A lot vs. Alot: 9 Grammatical Pitfalls
Old English feowertig, from feower "four" (see four) + tig "group of ten" (see -ty (1)). Cf. Old Saxon fiwartig, Old Frisian fiuwertich, Dutch veertig, Old High German fiorzug, German vierzig, Old Norse fjorir tigir, Gothic fidwor tigjus.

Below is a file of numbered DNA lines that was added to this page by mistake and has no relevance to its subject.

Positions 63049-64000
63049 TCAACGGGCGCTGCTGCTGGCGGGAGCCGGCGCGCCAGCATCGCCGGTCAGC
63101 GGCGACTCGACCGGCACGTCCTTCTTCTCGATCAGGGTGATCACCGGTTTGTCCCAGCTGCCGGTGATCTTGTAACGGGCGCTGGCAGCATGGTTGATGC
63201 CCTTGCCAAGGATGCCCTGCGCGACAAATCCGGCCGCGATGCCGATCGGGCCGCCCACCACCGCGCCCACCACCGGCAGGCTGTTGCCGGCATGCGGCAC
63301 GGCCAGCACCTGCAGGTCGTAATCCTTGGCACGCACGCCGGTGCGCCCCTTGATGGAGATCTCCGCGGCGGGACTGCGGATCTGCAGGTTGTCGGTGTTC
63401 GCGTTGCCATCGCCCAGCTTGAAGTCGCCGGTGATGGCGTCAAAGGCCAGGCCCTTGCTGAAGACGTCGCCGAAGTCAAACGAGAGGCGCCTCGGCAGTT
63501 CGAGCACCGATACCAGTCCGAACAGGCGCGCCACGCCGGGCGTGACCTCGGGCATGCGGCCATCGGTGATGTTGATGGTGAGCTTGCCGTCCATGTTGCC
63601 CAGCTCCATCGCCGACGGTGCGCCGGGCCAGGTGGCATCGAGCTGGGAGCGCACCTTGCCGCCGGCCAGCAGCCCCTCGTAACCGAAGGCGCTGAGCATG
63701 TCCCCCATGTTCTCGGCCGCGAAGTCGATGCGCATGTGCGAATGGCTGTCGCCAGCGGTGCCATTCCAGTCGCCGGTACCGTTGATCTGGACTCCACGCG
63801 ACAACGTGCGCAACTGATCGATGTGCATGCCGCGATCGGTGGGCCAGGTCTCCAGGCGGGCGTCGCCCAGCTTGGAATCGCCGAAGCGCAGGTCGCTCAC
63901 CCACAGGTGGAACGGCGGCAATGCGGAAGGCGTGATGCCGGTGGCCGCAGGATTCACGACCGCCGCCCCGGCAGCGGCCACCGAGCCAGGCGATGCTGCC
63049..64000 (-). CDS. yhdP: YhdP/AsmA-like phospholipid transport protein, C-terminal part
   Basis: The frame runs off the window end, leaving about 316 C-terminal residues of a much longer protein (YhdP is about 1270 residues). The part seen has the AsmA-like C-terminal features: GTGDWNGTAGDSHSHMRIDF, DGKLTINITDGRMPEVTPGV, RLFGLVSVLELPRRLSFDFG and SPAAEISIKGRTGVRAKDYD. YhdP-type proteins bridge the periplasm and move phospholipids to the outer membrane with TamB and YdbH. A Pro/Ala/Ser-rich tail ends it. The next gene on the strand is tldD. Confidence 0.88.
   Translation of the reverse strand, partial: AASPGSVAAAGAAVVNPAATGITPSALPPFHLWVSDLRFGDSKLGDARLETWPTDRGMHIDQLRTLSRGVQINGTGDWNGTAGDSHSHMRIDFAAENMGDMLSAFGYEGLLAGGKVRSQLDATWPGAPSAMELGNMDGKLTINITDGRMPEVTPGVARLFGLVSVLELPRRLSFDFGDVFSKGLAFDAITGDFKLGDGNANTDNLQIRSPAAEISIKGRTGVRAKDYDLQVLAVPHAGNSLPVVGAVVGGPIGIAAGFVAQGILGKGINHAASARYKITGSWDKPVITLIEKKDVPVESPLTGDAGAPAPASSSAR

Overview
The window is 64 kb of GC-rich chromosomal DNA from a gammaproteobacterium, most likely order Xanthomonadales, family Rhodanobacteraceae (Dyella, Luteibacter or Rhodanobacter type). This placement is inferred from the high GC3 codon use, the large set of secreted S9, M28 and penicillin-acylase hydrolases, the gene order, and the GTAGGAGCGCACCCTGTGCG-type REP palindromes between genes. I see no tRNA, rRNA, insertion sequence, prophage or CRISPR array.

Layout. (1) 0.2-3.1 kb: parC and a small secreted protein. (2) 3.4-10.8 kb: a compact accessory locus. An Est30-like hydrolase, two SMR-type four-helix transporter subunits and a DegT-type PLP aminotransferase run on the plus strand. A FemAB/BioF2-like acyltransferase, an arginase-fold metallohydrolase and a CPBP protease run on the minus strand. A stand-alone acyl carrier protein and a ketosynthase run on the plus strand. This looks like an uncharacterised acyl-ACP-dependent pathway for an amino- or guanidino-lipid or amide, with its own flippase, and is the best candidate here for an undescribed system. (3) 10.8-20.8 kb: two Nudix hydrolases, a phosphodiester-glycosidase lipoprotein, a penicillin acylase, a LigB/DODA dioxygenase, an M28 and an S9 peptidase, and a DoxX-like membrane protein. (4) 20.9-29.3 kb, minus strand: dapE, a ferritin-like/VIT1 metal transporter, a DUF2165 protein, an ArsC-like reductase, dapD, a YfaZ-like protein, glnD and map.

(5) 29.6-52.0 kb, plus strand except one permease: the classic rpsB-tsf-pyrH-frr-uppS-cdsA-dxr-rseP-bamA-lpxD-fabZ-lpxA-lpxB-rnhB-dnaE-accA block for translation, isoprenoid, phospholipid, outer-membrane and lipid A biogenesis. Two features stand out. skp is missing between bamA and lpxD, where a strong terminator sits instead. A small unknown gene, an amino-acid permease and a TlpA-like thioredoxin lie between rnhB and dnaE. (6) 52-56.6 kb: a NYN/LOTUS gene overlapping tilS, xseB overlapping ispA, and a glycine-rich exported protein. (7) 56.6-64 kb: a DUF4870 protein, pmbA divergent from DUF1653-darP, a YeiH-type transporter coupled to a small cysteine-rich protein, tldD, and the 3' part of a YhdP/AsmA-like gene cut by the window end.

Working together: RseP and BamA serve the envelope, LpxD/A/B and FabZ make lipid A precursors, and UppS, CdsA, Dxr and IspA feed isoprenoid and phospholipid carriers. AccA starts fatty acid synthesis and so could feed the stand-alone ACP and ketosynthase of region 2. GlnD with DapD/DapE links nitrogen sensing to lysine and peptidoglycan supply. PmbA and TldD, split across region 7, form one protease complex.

[T]he number 40 must have been used very frequently by Mesha's scribe as a round number. It is probably often used in that way in the Bible where it is remarkably frequent, esp. in reference to periods of days or years. ... How it came to be so used is not quite certain, but it may have originated, partly at any rate, in the idea that 40 years constituted a generation or the period at the end of which a man attains maturity, an idea common, it would seem, to the Greeks, the Israelites, and the Arabs. ["The International Standard Bible Encyclopedia," James Orr, ed., Chicago, 1915]Forty winks "short sleep" is attested from 1821, In early use associated with, and perhaps coined by, eccentric English lifestyle reformer William Kitchiner M.D. (1775-1827).